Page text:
Pipes being constructed to

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assist mine fire fight

TWO 500 millimetre diameter, 4.7 kilometre long pipes are currently being constructed inside the Hazelwood open cut mine to assist with the removal of water.

This will assist with maintaining stability in the mine and allowing increased water capacity for fire fighting if required.

Incident controller Bob Barry said being able to remove more water from the mine floor means more water can be pumped onto the burning coal. It also keeps the mine floor in better condition for fire fighters to operate.

"The piping is being connected to four large pumps – including two new pumps just brought into the mine – and will be operational Wednesday evening,” Mr Barry said.

“Currently we are pumping up to 84,000 litres of water every minute from the mine’s cooling ponds and other sources onto the fire and these new pumps and pipes will allow us to increase that which should be an improvement in this fire fight.

“We need to manage all the water being poured onto the fire and make sure it’s removed from the mine floor. These pumps will not only help us keep a balance, they allow us to get the upper hand by removing water faster from the mine which lets us get more water onto the fire.”

At least two strike teams have been brought in ahead of difficult conditions on Tuesday.

“We have had very good success over the past few days and fire activity in the mine has significantly reduced,” Mr Barry said.

“Tuesday could be challenging so the additional strike teams will be there to stop fires that escape from the mine – as occurred last week – so we don’t have to divert resources from within the mine.”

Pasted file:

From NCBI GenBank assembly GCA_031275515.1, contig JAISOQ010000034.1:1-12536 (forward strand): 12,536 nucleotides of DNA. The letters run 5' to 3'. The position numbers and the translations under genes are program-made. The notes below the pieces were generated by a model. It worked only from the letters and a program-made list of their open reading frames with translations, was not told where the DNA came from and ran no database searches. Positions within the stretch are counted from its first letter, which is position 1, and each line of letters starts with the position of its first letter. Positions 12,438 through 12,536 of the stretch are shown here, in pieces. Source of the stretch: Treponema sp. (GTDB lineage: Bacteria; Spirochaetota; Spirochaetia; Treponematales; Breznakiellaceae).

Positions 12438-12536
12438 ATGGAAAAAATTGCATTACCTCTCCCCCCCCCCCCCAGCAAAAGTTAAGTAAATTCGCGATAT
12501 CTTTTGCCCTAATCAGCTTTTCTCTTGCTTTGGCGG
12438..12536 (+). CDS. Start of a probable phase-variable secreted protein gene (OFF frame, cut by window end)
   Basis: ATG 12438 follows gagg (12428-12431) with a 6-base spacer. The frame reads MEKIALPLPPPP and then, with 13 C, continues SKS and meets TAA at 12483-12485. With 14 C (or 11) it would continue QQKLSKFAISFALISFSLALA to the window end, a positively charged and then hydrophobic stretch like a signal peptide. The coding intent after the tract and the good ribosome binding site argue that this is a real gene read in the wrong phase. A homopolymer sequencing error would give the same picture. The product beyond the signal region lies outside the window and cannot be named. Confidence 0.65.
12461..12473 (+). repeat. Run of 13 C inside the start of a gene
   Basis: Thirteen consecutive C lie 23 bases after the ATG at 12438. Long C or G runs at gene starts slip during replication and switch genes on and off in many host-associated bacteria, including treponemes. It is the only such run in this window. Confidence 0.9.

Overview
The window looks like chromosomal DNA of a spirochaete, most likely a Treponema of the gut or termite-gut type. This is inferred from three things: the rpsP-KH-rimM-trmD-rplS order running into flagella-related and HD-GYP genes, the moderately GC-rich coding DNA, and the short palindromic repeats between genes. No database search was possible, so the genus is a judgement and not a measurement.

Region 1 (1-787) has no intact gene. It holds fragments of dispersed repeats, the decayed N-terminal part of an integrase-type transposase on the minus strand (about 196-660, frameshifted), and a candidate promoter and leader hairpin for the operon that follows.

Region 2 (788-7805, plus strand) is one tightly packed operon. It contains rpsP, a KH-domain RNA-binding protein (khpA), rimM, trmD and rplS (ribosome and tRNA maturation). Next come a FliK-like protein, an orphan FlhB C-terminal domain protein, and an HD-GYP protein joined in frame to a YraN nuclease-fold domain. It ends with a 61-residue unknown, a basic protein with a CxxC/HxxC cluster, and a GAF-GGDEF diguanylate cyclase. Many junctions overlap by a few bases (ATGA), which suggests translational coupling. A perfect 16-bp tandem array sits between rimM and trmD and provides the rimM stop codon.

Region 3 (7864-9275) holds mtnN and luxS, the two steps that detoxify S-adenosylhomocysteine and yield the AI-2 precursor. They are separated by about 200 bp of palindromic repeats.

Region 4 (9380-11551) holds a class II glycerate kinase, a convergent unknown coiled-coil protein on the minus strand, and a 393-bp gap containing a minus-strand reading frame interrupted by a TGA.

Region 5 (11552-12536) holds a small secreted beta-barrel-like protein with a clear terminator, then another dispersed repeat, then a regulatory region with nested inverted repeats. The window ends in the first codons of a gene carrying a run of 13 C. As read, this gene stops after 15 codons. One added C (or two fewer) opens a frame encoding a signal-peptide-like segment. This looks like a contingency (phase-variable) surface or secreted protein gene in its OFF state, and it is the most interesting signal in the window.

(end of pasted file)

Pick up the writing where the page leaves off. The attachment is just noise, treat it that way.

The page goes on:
The strategy being successfully used along the coal batters is that an aviation fire tender that carries 9000 litres of water and uses an on-board nozzle (which penetrates the coal), drives though and cools an area, then Compressed Air Foam units and aerial trucks apply foam to soak into the fire for a few hours before crews using thermal imaging cameras extinguish remaining hotspots. To further support this strategy an extra seven high capacity (4000lt) tankers have been requested.

“We won’t hand this fire back to the mine until it no longer presents a threat. We are confident we will put this fire out,” Mr Barry said.

The CFA Health Support Team, supported by local health professionals is currently undertaking an average of 1600 health checks a day at the Hazelwood power station staging area.

HST state co-ordinator Peter Langridge said the team was working round the clock to measure the levels of carbon monoxide in the blood of mine workers, emergency services personnel and visitors to the staging area.

“The process takes less than a minute and involves a simple test using a Masimo CO-oximeter, which is placed around a finger and gives a percentage reading almost instantly,” Mr Langridge said.

“We’ve seen an average of four people every 24 hour period with slightly elevated levels of between five and seven per cent and one to two per day with medium elevated levels.

“Anyone who has a reading of more than eight per cent is assessed by a paramedic and either released to go home and not return for 48 hours, or, if they’re showing any other symptoms, they’re referred to the Latrobe Regional Hospital. This is a quick and efficient method of constantly monitoring personnel who are spending time in or near the mine in the current conditions.”

Temporary relocation away from smoke is recommended for people aged over 65, pre-school aged children (under 5, including babies and infants), pregnant women and anyone with a pre-existing heart or lung condition living or working in Morwell South, south of the railway line.

Advice and support regarding temporary relocation is available through Department of Human Services on 1800 006 468 or visit www.dhs.vic.gov.au

 

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